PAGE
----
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Women in Pathology

Credit: Washington University School of Medicine

There are literally decades of data showing that diversity in the workplace improves creativity, productivity, problem solving, innovation, and teamwork. Why is it, then, that in the US women still comprise less than 25 percent of medical school deans, department chairs and full professors? The lack of female mentorship and leadership role models is almost certainly a contributing factor – and it’s preventing women from maximizing their performance in the workplace. Here I present my blueprint for redressing the balance.

1. Eliminate blind spots

Recently, I was in a leadership meeting where it was determined that our annual (mandatory) faculty retreat would be held 8 am–5 pm on a Saturday. This is a perfect example of how lack of diversity can create blind spots. None of the organizers with leadership roles had small children. Thus, they did not consider how this would impact families with young children or responsibilities outside the workplace. Holding important work events outside of normal working hours unfairly biases people with childcare, eldercare, or other household responsibilities. This bias falls disproportionately on women. A study has shown that female job candidates who disclose that they are mothers and list child-related activities on their CV are hired less frequently, paid less, and given fewer days off than women with the same CV without such disclosures (1). Male candidates with the same CV were seen as more committed to their jobs and paid more than the women. Diversity in leadership roles leads to more equity and inclusion. To build successful long-lasting teams, we need to create a workplace that fosters work–life balance for all, and ensure leadership teams are not blind to the needs of their employees.

2. Show the way

Imagine trying to nurture a great baseball player without ever being able to show someone how a great baseball player performs. The same is true for leadership. We watch and we learn. Certainly, a good leader is a good leader – and everyone can learn from that, regardless of sex or gender. Yet, experience has shown me that men and women often lead differently, and it is important for people to observe those different leadership styles. For example, women leaders are more likely than men to share power and information, encourage participation, and enhance other people’s work. In addition, since women still hold a disproportionate percentage of household duties, it can be inspiring to observe how successful women juggle their duties. Female role models and leaders are needed to let women see what they can be.

3. Expand social and political capital

The network and experiences that an individual brings to the workplace are shaped by the social circles in which they travel – both inside and outside of work. These circles are, of course, influenced by things like gender, race, and religion. We have all heard the expression “it is not what you know, but who you know.” A diverse team has a larger network of colleagues, more innovative ideas, and a larger skill set to draw from. Interestingly, when it comes to building relationships and networking, men tend to focus on the short-term need, whereas women nurture long-term connections. The latter can lead to very strong social and political capital that teams can benefit from.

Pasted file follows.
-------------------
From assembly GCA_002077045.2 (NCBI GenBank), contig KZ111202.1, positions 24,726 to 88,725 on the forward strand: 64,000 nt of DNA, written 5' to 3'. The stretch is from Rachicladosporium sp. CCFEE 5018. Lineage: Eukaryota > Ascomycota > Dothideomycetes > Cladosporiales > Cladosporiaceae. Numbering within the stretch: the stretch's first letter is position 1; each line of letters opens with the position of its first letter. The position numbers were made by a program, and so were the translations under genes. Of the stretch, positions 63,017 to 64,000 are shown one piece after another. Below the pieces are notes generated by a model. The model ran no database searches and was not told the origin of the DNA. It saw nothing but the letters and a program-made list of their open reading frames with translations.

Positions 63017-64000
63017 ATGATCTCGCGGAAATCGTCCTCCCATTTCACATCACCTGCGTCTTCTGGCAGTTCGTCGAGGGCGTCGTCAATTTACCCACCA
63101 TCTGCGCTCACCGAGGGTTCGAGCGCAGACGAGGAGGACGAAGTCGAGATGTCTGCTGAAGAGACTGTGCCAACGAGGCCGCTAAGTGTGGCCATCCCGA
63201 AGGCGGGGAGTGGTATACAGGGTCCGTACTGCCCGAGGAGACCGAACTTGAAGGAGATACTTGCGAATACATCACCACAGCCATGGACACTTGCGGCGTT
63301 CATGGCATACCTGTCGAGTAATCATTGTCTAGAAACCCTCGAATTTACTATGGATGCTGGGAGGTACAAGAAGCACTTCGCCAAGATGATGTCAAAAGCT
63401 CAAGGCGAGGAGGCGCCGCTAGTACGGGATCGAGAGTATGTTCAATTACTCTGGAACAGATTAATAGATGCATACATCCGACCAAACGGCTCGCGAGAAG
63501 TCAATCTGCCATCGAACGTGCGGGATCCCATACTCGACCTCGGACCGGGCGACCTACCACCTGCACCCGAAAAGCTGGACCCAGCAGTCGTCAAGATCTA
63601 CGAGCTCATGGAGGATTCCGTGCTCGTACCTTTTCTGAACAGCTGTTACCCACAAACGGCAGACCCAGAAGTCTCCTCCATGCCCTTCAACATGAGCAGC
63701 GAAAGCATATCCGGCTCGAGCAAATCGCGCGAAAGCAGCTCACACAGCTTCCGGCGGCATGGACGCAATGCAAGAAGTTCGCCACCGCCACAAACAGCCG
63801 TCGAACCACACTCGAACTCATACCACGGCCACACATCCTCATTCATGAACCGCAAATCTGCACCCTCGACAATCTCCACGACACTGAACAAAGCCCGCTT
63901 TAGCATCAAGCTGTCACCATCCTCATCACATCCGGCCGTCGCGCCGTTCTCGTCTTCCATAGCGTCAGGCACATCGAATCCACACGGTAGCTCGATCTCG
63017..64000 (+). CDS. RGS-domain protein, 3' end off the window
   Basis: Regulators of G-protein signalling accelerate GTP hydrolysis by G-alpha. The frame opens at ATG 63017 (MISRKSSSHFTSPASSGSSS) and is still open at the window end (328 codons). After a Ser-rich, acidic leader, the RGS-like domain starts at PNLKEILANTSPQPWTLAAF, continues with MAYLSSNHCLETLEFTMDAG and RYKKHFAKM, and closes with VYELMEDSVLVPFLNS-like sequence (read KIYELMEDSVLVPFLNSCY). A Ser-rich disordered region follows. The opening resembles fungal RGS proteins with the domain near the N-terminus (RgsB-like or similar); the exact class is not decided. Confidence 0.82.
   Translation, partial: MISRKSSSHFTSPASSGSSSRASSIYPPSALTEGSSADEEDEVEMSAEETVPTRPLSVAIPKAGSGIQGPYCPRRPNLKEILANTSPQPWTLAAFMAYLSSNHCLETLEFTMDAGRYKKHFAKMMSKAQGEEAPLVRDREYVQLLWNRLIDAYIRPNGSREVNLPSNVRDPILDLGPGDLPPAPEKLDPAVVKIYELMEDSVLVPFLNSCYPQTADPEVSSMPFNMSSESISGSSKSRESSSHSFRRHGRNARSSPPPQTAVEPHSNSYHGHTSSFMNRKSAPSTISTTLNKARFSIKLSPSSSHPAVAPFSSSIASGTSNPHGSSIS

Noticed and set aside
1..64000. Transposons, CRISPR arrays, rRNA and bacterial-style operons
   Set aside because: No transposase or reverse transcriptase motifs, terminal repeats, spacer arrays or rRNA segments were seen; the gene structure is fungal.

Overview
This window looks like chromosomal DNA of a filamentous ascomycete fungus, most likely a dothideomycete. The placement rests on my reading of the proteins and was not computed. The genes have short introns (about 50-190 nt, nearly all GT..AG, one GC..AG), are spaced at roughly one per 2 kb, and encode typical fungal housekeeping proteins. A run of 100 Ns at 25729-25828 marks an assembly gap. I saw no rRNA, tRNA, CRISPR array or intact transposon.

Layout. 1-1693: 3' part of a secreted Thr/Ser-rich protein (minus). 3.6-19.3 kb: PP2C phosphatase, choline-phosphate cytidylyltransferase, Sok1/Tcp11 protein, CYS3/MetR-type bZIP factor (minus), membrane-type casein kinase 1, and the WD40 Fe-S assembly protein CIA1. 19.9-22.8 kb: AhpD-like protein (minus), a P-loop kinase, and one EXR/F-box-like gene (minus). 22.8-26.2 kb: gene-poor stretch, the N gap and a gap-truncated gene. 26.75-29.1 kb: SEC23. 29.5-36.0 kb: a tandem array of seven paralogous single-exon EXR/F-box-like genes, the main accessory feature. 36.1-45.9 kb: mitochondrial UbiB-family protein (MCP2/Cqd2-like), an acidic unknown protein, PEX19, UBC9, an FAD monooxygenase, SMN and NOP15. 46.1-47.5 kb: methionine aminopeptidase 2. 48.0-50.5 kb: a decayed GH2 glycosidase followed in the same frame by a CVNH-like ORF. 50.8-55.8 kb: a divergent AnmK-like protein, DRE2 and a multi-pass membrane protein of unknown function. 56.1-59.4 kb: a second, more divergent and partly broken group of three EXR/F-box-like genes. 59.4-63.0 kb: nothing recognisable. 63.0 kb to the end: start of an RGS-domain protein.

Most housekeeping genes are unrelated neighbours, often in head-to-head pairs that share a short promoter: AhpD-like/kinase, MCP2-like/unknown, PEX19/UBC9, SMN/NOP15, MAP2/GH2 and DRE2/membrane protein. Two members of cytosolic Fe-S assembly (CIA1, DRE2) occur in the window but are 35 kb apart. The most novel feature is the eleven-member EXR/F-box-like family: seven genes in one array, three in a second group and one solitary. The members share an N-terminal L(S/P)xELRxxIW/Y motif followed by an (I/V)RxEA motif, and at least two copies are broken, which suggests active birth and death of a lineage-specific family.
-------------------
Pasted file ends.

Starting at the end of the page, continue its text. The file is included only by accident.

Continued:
4. Improve negotiations

The ability to negotiate is a key skill set for any leader; however, there are whole books written about how women don’t negotiate (2). For a long time, I thought that meant that women were not good at negotiation. It turns out women are actually fantastic at negotiating for others; however, they tend not to negotiate for themselves. Women’s capacity for empathy, active listening, and problem solving make them well positioned to excel at negotiation. They advocate for others and focus on building relationships and trust more frequently than men. Studies have shown that men tend to focus on getting the best deal, while women work to avoid impasses (3). The addition of female leaders to a team can provide diversity and innovation to important negotiations.

What team would not want to improve performance by eliminating blind spots and expanding its ability to attain assets? Increasing the number of female mentors and leaders seems like common sense to me!

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  1. SJ Correll et al. “Getting a job: is there a motherhood penalty?”. Am J Sociology, 112, 5, (2007).
  2. L Babcock, S Dunbrooke. “Women don’t ask”. Princeton University Press, 2021.
  3. A Ma et al. “Asking for less (but receiving more): Women avoid impasses and outperform men when negotiators have weak alternatives”. J Appl Psychol, [Online ahead of print] (2023). PMID: 37824267
About the Author
Ann M. Gronowski

Co-Division Chief of Laboratory and Genomic Medicine at Washington University School of Medicine, St. Louis, Missouri, USA

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